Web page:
TED Conversations

  • R H
  • Chicago, IL
  • United States


This conversation is closed.

Why do we NOT invest effectively in the poor and marginalized so they can participate in the global economy?

Nearly half of the world's population cannot effectively participate or contribute to the global economy. Basic economic theory holds that each 'participant' in the economy is a 'unit of productivity' providing a return on investment. In other words, it's more profitable to have people working and consuming than not. Yet nations continue to allow and accept that the poor and marginalized are - to borrow from another popular phrase - 'too big to succeed'.

In my view, the (relatively) small investment in infrastructure, education, and basic healthcare in the poor and marginalized will be more than made up by their increased productivity and spending. The rich think they're rich now, just imagine the wealth created by having 3 billion more people buying their stuff? I know there are obvious problems with this: corruption, unified effort, immediate ROI, etc. - but why is this such a 'tough sell' to national leadership? They're always looking for ways to increase the tax base.

3+ billion people now contribute to the world gross productivity. What if that were doubled? To me, this is the next threshold of economic growth -bringing in those who have been left out. Yet, we don't even talk about it. What do you think?

Topics: economics society

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    Oct 25 2012: You are welcome RH. I am sure there are plenty of other opportunities out there, but this one appeals greatly to me because it provides people with their most basic needs - which would otherwise require money they may not have; it keeps them and their families from being hungry IF NOTHING ELSE and it gives them the opportunity to earn this while being incredibly supported and motivated to do so. I find this model incredibly empowering. Now if only there was a a way for housing, utilities and other necessities could be funded/provided in this way too - no ONE organization or individual gives up everything, everyone feels pride in what they are doing and our neighbors are taken care of. This alone would probably reduce crime too. Great conversation.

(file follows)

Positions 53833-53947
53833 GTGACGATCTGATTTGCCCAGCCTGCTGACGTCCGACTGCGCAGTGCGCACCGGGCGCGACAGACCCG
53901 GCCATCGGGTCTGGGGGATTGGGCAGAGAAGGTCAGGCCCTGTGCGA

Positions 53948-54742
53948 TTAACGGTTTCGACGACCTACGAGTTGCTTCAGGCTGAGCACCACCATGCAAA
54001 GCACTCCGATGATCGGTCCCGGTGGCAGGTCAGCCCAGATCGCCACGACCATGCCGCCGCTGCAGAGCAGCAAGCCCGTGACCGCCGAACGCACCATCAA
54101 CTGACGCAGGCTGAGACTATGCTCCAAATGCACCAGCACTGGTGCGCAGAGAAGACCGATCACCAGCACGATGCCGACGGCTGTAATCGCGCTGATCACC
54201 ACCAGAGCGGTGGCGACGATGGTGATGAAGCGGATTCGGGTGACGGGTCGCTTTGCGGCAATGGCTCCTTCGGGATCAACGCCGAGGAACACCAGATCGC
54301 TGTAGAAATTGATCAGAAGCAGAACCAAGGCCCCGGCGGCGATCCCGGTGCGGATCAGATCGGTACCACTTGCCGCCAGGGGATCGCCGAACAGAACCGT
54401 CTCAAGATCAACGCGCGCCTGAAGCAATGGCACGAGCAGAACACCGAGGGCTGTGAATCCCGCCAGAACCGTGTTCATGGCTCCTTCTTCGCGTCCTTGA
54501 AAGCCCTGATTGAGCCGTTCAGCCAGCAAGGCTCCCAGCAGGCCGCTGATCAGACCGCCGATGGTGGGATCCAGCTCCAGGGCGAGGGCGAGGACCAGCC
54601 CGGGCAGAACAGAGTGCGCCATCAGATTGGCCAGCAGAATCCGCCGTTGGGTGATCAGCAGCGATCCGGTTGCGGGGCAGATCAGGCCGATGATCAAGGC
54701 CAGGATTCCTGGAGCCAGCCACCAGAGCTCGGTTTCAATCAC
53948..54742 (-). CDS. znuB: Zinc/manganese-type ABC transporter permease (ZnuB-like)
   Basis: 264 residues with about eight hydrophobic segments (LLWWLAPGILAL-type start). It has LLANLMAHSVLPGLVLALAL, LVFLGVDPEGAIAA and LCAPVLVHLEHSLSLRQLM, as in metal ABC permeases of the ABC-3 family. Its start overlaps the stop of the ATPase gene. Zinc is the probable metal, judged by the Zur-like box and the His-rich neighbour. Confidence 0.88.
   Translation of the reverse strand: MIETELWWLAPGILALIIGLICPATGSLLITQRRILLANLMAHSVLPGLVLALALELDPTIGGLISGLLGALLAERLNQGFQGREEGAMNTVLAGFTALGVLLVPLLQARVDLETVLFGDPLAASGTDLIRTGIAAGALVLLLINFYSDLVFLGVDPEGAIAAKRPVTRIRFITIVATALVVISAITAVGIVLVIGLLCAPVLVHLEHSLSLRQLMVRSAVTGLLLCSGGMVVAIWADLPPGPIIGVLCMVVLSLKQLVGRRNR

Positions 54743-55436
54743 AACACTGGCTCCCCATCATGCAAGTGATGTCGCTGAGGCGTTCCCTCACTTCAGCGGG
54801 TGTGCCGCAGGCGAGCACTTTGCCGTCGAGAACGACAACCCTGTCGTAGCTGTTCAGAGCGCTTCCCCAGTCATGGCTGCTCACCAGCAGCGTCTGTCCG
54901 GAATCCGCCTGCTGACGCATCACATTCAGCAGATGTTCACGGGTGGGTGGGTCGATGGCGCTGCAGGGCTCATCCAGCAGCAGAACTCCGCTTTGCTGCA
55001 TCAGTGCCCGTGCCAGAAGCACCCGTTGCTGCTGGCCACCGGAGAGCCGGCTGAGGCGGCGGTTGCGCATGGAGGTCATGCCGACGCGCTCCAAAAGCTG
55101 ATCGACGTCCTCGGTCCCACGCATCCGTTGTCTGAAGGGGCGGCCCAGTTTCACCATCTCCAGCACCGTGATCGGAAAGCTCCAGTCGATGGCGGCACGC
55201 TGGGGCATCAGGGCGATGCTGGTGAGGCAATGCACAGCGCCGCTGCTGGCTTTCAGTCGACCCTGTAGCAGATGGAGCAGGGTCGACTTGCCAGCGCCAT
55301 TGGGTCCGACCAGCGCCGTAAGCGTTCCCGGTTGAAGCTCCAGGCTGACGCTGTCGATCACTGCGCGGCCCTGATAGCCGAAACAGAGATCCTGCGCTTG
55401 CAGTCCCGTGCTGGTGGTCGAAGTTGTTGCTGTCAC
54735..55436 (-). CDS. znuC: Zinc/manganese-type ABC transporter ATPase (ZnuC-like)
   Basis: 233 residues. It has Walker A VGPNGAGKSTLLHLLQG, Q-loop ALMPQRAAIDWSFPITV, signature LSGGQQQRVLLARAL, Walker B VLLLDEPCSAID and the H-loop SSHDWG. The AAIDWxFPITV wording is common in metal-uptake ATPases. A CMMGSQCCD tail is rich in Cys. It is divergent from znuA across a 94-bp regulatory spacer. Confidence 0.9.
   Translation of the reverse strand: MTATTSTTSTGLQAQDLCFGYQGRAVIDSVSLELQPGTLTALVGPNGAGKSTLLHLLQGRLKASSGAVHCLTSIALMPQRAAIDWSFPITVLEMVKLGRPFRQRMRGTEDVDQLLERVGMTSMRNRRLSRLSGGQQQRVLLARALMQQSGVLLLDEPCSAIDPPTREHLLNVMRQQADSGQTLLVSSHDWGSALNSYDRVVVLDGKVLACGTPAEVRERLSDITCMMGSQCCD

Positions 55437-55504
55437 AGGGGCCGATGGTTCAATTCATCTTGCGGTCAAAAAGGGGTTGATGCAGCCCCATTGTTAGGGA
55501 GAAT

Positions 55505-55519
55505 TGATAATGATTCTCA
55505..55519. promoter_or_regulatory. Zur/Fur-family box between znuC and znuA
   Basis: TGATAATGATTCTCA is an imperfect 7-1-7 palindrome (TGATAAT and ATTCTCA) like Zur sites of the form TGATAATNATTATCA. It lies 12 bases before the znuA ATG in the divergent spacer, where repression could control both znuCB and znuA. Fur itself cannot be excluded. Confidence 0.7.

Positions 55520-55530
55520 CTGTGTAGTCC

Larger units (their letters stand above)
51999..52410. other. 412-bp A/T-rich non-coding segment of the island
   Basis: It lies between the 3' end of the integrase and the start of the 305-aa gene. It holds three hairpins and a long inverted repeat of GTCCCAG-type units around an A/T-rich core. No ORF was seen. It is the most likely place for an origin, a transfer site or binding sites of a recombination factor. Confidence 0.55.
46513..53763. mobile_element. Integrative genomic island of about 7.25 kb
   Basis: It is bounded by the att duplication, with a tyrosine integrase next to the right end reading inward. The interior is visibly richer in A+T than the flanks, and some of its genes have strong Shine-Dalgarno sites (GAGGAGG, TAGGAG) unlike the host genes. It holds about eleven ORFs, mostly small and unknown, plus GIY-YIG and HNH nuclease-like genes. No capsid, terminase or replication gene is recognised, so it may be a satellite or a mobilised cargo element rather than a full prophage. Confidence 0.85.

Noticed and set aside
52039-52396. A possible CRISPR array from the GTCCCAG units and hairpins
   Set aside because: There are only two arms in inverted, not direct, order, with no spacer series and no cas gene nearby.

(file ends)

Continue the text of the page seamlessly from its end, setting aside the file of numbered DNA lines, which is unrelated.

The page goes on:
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      R H 30+

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      Oct 27 2012: Marcus Aurelius is credited with saying: Poverty is the mother of crime. This effort you refer to, and so many others, are seemingly effective in providing a foundation for economic growth for the poor and marginalized. But I want more. I'm seeking structural evolution of investment for wide-spread opportunity and the resulting massive returns so everybody gets more. I'm wondering if it's possible.
      • Oct 28 2012: YES! it is possible! Some good examples are micro-loans through organizations like OXFAM or Woman To Woman and some Fair Trade Cooperative programs. The returns on such loans are outstanding and this benefits not only the loan recipient/small business but the investors and the general community.

        Heifer International is also a good example of a program that works. A poor family will receive a goat ( for example). The family is able to start a micro-business selling the milk, cheese or other products made from the goat's milk etc. Also, the family gives a female goat to a neighbor and they give a goat in turn to another neighbor. Everyone prospers from sharing the animals.

        More generally, a pathway to quality education gives a young person the tools to earn a good living and the ability to spend money in their community, and give to charitable causes. Crime and birth rates are lower as well when youth have access to quality education and all of this benefits society as once under-priviledged groups become empowered to give more to their communities and to the general economy and tax base.

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